(Metal Nation 2018)
As regular visitors to True Metal Lives know, we take our mission quite seriously. We’re not here to feed the hype machine, curry favor with the big labels, or chase the latest trends; rather, our objective is to shine a light on the finest underground true metal, wherever we may find it. With so many bands and so many releases, sometimes even the most worthy albums can fall through the cracks. Case in point: Lucifer’s Factory by Stormzone. The album’s been out for a couple of months already, and has garnered a number of glowing reviews, but it deserves so much more. So let’s dive in for a closer look, shall we?
Hailing from Belfast, Northern Ireland, Stormzone have compiled a consistently impressive discography of six full-length albums spanning the last 15 years. Although they proudly fly the banner for classic heavy metal in the time-honored British tradition, Stormzone have avoided painting themselves into a corner by either aping Maiden/Priest or confining themselves to the tropes of the New Wave of British Heavy Metal. There’s a remarkable amount of diversity and versatility in Stormzone’s music, even as it all remains solidly under the umbrella of traditional-minded heavy metal. Absolutely there are elements of giants like Maiden, Priest and Saxon in their sound, and more than a few nods to the timeless traditions of the NWOBHM, but Stormzone also offer speedy tracks, full-blown anthems, moodier pounding Iced Earth sorts of passages, occasional forays into Celtic melodies, and a remarkable knack for balancing shades of darkness and light to form a cohesive whole. Production values on Lucifer’s Factory are modern and powerful, showcasing the crunching rhythm section, the stellar twin guitars, and the top-notch vocals of John “Harv” Harbinson. Make no mistake: these are skilled players and talented writers, and Lucifer’s Factory oozes class and professionalism out of every pore. A comparison to some of Blaze Bayley’s more accomplished solo releases would not be entirely off-base.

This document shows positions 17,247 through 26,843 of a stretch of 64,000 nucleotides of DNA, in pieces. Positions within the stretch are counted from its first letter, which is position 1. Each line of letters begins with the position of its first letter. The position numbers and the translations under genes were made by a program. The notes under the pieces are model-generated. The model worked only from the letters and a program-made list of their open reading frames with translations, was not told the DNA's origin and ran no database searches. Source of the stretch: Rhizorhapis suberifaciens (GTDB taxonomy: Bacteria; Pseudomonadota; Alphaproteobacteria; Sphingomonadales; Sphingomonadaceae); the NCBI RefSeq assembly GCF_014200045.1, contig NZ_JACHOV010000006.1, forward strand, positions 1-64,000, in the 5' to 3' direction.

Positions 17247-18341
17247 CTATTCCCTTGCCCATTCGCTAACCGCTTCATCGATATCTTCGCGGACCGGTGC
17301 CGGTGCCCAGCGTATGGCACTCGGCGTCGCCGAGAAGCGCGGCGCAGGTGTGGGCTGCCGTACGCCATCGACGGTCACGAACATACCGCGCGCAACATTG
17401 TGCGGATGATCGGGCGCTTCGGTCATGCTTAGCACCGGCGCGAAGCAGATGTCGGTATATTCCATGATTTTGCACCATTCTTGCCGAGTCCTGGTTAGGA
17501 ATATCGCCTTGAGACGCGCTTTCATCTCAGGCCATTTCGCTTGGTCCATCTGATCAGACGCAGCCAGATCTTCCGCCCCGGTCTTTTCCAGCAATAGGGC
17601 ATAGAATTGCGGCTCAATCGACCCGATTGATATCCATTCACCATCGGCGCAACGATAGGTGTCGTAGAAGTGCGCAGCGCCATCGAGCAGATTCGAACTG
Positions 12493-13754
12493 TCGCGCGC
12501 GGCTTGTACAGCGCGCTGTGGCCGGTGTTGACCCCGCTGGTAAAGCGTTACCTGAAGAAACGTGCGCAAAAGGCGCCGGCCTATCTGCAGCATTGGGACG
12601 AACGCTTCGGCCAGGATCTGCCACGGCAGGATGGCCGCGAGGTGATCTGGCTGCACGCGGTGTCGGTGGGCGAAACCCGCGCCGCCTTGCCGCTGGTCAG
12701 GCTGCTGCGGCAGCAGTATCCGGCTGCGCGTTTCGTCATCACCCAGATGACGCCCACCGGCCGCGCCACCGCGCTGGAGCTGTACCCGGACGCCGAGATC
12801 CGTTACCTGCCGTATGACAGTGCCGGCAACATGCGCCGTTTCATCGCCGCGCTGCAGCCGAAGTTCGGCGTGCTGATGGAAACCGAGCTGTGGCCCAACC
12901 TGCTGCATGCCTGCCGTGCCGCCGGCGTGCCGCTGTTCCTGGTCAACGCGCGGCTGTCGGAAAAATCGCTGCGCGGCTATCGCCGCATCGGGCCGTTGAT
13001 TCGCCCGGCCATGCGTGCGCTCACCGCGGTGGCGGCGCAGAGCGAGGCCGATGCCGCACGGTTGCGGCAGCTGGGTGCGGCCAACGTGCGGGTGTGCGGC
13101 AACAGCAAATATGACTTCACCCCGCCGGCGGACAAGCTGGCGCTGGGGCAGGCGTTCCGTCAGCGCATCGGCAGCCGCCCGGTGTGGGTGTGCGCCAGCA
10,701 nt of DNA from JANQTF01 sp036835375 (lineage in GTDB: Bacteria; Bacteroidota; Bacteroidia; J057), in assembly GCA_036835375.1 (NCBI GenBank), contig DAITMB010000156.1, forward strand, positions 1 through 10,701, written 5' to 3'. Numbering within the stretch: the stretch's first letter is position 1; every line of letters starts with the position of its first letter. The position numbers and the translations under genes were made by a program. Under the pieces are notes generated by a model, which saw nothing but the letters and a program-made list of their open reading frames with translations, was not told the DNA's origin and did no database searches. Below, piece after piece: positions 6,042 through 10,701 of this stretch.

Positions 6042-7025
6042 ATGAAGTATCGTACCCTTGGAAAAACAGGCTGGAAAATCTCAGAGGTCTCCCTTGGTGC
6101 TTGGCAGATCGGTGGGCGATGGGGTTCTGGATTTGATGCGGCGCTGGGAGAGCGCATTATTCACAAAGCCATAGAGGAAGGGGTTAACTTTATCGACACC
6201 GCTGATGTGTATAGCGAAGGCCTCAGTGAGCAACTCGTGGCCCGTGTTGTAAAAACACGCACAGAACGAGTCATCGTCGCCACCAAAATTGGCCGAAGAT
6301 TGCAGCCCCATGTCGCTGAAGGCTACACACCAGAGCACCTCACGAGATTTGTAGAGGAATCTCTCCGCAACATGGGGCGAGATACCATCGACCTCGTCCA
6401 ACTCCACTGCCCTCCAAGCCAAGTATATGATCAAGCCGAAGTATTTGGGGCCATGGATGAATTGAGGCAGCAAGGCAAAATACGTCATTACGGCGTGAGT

At first glance, it might appear that Lucifer’s Factory is a daunting listen; after all, not many bands can execute a 14-song, 70-minute running time (counting the uncredited hidden track on the CD edition) without descending into realms of boredom, repetition and filler. Not so here. Stormzone’s songwriting and performances are such that the lengthy succession of 5-minute tracks never becomes a chore or dissolves into tedium. Part of the reason lies in the outstanding performances, but it helps immensely that the songs are consistently engaging and memorable, and manage to avoid feeling redundant because of the diversity described above. For me, peppier songs like “Albhartach” and the near-thrash onslaught of “The Heaven You Despise” immediately catch my attention, but the anthems such as “We Are Strong” and “In for the Kill” are not to be undersold either. Although the entire album is strong, my favorite cut is “Cushy Glen,” a bona fide song-of-the-year candidate with guitar melodies to die for, a ridiculously addictive chorus, and entertaining lyrics about a nasty chap with a penchant for robbing and murdering the drunks as they wander out of the tavern by the light of the moon, until one day fate catches up with him and the drunks celebrate forevermore. The band wisely made a video for “Cushy Glen,” so if this review piques your interest in the slightest, then by all means check it out to see what Stormzone are all about.
In a just world, a long-running, high-quality act like Stormzone would not be flying below the radar for so many metal devotees. Fortunately, it’s not too late. Harv Harbinson and his merry mates are still out there, firing on all cylinders. And Lucifer’s Factory might just be the finest, most complete album they’ve ever done. Given a chance, this one could appeal not only to the true metal crowd, but also to the power metallers (at least, those who worship bands like Iced Earth and Primal Fear) and really anyone who appreciates classy, well-crafted traditional metal.
~ Review by Kit Ekman ~